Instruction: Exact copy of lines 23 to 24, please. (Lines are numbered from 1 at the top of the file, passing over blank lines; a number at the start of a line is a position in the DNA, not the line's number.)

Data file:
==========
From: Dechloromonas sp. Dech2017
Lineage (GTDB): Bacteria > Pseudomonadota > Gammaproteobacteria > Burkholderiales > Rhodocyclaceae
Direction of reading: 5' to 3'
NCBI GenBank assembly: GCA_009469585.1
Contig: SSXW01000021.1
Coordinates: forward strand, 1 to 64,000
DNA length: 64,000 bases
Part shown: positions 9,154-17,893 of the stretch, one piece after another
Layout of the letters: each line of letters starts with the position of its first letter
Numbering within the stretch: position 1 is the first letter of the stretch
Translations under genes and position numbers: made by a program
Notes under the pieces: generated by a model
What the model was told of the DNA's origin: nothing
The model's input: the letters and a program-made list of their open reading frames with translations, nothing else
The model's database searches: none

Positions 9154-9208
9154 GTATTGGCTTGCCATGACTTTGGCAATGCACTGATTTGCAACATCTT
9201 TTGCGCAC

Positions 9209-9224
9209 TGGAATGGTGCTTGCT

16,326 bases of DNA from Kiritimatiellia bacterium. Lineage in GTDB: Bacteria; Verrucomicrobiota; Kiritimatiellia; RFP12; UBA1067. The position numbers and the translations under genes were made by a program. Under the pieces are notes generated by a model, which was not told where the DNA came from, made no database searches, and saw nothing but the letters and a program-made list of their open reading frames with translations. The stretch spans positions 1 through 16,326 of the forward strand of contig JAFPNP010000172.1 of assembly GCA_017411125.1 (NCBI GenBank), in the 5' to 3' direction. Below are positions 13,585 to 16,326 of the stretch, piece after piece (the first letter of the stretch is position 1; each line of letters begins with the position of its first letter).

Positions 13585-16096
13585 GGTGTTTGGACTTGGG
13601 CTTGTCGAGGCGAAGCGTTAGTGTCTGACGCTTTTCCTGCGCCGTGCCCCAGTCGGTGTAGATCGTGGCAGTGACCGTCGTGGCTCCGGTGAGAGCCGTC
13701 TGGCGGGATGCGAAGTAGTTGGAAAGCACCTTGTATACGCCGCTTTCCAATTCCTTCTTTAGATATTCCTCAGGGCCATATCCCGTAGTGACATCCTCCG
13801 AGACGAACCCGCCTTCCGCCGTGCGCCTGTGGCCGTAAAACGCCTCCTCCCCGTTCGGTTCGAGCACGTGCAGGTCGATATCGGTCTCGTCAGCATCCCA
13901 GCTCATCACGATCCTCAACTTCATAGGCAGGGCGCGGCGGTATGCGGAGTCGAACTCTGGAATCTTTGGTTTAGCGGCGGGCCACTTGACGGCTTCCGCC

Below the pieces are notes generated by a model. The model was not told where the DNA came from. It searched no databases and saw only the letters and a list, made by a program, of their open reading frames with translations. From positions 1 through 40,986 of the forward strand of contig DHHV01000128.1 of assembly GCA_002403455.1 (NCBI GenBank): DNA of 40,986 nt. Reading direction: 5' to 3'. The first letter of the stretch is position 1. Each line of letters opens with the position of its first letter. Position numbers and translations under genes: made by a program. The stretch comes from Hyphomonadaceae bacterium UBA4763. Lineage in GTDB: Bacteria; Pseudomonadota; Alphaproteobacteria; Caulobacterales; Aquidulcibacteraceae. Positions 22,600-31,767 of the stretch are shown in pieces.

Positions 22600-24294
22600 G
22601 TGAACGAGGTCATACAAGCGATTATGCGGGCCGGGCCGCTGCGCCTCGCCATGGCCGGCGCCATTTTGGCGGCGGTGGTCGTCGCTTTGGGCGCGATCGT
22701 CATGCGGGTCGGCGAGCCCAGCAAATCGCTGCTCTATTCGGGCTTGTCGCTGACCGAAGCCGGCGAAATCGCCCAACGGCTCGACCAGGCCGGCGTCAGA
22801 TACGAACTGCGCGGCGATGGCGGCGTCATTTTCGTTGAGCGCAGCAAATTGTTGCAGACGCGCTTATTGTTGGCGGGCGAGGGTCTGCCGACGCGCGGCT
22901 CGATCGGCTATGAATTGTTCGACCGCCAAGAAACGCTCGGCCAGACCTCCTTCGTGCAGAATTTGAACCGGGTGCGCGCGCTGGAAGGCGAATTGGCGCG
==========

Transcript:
13585 GGTGTTTGGACTTGGG
13601 CTTGTCGAGGCGAAGCGTTAGTGTCTGACGCTTTTCCTGCGCCGTGCCCCAGTCGGTGTAGATCGTGGCAGTGACCGTCGTGGCTCCGGTGAGAGCCGTC